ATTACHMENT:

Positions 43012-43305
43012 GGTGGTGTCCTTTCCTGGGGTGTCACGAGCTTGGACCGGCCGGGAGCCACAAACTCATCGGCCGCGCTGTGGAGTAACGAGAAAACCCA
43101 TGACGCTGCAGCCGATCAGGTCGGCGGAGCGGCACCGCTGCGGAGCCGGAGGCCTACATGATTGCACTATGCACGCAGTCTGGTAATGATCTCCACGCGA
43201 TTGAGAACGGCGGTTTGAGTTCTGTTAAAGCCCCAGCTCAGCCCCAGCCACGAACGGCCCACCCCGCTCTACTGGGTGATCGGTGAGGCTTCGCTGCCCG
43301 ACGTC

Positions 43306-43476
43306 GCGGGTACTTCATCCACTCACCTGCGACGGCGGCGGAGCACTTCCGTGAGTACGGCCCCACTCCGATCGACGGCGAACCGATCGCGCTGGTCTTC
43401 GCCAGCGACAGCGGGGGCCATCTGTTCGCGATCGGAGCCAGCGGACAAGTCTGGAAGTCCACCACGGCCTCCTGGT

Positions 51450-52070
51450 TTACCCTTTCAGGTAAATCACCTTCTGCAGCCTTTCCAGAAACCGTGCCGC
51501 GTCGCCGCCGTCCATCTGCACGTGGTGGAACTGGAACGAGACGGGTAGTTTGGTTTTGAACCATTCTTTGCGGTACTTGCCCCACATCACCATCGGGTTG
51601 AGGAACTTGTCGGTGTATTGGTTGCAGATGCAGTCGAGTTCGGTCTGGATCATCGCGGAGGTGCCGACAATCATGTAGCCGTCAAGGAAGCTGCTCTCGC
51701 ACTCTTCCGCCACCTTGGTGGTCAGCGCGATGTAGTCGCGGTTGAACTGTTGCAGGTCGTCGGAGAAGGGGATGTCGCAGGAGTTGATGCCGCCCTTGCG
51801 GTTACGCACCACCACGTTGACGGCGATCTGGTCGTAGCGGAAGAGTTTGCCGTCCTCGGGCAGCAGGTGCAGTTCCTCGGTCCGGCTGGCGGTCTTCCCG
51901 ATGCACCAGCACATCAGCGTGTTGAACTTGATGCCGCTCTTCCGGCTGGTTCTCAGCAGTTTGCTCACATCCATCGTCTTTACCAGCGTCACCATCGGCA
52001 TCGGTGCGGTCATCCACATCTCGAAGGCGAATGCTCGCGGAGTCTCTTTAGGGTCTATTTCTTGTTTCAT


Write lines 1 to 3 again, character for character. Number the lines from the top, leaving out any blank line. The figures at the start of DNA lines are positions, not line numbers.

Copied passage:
Positions 43012-43305
43012 GGTGGTGTCCTTTCCTGGGGTGTCACGAGCTTGGACCGGCCGGGAGCCACAAACTCATCGGCCGCGCTGTGGAGTAACGAGAAAACCCA
43101 TGACGCTGCAGCCGATCAGGTCGGCGGAGCGGCACCGCTGCGGAGCCGGAGGCCTACATGATTGCACTATGCACGCAGTCTGGTAATGATCTCCACGCGA